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CPAG: Budget expectations 2006

Press release: Budget expectations 2006

18 May, 2006

Our children are the heart of our nation’s future: if we are to prosper we must leave none of them behind. Will this guiding principle, quoted so often, be reflected in Budget ‘06?

New Zealand’s income gap has continued to grow. Many of the poorest in NZ today are children, and they have been getting relatively poorer. Across-the-board tax cuts would only have worsened this by taking no account of the costs of raising the next generation.

Child Poverty Action Group (CPAG) has advocated for central government action against child poverty since 1994, aiming to ensure children are protected from the massive socio-economic forces confronting families every day, such as labour market upheaval and rising fuel and energy costs.

“Our social structures, like good parents, need to make sure these forces do not hit our most vulnerable children hardest. Yet around one in five kiwi children is now growing up without the basics necessary to keep pace with their peers and a changing world. It hasn’t always been this way – and the costs of neglect of the poorest are huge, both to those affected and society at large,” says CPAG social security spokesperson Associate-Professor Michael O’Brien.

Are we neglecting our children? “When it comes to the neediest of them, we are. The recent Working for Families package has been very selective about which children it helps out of poverty. Roughly 175,000 of our very poorest children will miss out because their parents cannot work the required number of hours weekly, or receive a benefit,” says Assoc-Prof O’Brien.

“The income safety net which used to safeguard children’s development, regardless of parents’ situations, has been removed, and child poverty is deepening among those growing up in families where parents are unable to earn enough money by working enough hours to qualify for the new and significant In-Work Payment,” he says.

The majority of poor children have traditionally been Pakeha, however over half of the children left out of this most recent generous family tax boost are of Maori or Pasifika descent. Tamariki Maori and Pasifika are over-represented among those on low incomes, and are more likely to be in families reliant on insecure jobs, insecure working hours and benefit income. As a result, they are more likely to miss out on the new, long-delayed assistance, he says, and so their existing disadvantage will only worsen.

Every Budget matters for children, across a range of areas like housing, health and education. “Research – including much done by government – has shown a clear link between socio-economic disadvantage and negative effects on children’s life chances including their health, education and work prospects. We need to be protecting children from poverty, in good and bad economic times alike. With every year of inaction that goes by a precious window of opportunity is lost,” says O’Brien.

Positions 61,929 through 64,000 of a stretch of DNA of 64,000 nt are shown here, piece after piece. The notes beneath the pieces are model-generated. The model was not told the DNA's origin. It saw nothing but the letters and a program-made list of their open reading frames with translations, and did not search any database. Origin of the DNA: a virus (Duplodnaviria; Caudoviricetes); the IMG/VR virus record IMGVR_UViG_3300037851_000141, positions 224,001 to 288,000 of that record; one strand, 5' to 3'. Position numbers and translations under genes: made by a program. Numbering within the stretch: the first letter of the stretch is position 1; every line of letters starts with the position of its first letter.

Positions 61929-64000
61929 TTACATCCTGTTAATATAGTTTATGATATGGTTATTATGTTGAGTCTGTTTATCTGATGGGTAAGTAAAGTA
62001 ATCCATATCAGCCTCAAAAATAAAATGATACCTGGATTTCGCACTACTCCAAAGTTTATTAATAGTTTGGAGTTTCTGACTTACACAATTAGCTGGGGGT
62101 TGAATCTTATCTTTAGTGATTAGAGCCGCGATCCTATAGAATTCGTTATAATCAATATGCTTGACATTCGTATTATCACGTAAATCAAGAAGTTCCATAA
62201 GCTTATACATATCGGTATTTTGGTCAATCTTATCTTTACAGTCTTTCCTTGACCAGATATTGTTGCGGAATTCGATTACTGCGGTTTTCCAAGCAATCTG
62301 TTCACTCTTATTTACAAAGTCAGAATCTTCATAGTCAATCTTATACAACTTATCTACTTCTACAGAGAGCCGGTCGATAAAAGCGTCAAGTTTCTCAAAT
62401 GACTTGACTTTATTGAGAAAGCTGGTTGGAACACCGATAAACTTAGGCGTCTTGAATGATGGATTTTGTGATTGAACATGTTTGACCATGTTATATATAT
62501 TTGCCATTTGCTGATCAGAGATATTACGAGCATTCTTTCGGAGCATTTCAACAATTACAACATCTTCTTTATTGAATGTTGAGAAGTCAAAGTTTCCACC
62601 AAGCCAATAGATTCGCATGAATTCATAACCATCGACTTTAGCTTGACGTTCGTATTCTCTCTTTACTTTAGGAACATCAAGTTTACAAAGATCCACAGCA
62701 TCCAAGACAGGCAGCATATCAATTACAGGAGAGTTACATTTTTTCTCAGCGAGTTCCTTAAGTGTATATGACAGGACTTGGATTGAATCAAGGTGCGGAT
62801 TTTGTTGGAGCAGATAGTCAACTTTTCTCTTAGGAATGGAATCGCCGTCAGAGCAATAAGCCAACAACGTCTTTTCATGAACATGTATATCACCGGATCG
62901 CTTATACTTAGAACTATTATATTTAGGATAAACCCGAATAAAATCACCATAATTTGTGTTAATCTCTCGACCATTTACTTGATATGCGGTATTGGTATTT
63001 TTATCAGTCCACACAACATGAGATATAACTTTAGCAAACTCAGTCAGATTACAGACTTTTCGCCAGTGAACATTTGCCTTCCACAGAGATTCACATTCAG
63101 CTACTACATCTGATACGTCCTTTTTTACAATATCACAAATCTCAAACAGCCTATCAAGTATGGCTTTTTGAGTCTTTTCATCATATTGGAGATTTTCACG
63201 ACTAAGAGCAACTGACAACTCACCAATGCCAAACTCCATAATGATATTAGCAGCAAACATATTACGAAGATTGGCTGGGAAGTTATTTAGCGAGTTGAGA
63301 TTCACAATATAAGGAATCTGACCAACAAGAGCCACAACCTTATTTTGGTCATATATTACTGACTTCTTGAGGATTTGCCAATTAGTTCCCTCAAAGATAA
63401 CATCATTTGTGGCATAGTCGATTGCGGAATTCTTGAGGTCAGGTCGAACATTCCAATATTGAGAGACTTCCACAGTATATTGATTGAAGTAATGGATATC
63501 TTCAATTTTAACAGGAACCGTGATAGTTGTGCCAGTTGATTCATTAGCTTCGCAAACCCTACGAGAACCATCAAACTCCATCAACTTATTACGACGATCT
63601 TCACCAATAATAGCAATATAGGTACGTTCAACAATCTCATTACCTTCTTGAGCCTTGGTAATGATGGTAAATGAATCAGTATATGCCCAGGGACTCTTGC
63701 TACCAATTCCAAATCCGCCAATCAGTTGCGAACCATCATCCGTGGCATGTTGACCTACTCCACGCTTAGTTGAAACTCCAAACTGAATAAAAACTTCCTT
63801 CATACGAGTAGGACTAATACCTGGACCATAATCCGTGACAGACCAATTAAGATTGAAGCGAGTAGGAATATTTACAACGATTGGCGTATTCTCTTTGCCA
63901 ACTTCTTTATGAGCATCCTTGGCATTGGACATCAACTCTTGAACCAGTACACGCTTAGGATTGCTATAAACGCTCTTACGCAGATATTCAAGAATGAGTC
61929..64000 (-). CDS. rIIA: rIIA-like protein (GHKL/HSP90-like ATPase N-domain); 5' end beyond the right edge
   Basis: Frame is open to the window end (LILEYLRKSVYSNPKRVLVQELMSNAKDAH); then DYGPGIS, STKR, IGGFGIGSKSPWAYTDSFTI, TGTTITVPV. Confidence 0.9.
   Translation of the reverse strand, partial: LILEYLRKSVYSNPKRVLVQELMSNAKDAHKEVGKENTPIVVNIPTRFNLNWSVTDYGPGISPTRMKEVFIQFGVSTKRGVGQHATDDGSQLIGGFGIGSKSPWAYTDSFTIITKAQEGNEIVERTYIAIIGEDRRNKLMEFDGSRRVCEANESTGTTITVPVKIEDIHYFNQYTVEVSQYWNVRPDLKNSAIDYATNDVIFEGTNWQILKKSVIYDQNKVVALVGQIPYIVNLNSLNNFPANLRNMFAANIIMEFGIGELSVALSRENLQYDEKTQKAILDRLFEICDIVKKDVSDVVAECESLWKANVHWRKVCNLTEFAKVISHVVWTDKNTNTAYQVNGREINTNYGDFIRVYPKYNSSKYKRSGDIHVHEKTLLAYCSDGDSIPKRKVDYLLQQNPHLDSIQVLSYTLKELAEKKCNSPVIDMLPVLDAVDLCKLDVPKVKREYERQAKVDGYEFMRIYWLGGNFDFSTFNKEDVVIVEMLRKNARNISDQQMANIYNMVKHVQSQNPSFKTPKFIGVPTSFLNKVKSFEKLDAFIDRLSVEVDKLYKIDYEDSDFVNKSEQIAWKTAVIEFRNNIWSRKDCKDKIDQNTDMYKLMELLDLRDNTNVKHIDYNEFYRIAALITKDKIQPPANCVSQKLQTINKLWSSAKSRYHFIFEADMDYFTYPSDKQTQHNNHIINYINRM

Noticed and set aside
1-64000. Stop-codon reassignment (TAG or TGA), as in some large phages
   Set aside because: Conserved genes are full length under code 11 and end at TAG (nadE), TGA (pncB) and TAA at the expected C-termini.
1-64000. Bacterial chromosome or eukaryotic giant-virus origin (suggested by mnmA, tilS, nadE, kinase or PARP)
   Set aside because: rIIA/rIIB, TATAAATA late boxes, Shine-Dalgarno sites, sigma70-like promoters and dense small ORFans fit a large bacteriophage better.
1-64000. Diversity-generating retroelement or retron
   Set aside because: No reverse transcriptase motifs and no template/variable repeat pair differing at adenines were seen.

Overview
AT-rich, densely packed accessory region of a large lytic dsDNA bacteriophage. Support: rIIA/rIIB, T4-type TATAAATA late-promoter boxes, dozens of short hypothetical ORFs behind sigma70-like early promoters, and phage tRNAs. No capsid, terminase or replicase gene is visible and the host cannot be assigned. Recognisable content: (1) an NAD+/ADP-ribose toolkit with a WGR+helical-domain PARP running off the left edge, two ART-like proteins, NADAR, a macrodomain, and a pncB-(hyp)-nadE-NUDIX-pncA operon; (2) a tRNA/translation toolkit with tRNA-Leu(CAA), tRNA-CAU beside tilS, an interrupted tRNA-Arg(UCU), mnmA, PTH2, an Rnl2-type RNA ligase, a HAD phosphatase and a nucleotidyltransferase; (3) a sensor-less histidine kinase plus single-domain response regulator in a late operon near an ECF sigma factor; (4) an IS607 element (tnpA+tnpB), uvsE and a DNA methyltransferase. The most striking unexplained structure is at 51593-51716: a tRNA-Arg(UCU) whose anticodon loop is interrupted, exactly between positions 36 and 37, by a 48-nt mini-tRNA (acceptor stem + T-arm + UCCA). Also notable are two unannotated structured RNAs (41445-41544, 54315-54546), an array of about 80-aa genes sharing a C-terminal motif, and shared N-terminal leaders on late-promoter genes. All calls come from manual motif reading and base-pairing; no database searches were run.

Research by the Ministry of Health has shown 40.5% of households can only sometimes afford to eat properly. “Hungry children do not learn, and are an indictment on our economic and social policies,” CPAG health spokesperson Dr Nikki Turner says. “But food insecurity also means kids are more likely to be overweight or obese, with all the attendant health problems. Current obesity rates reflect increases over the last few decades in the relative deprivation of low-income groups.”

The worse off a family becomes, financially, the more likely it is that children’s health will suffer. Costs for primary health care are still a barrier for the neediest, despite recent improvements. After-hours costs are particularly a problem for families. These costs are of grave concern given that it is the poorest children who frequently need medical services the most, Dr Turner explains.

CPAG says raising children, whether as a parent, grandparent or caregiver, needs to be recognised as a valid contribution to society in its own right. While this activity does not earn a market income, and is not measurable in terms of GDP, it provides a social benefit, both now and into the future. By contrast, insufficient investment in children runs up a social debt. That’s food for thought, on any budget.

Summary of recommendations:

1. Reconsider Working for Families’ In-Work Payment and treat every child as deserving of support.

2. Reconsider the Temporary Additional Support Regulations (replacing Special Benefit) and ensure that supplementary assistance is fair, effective and adequate.

3. Recognise that parenting is work in its own right and provides an important social benefit.

4. Provide free primary health care for under-18s, at all hours

5. Ensure free, good quality breakfasts for children in decile one and two schools

6. Abolish NCEA fees.

ENDS

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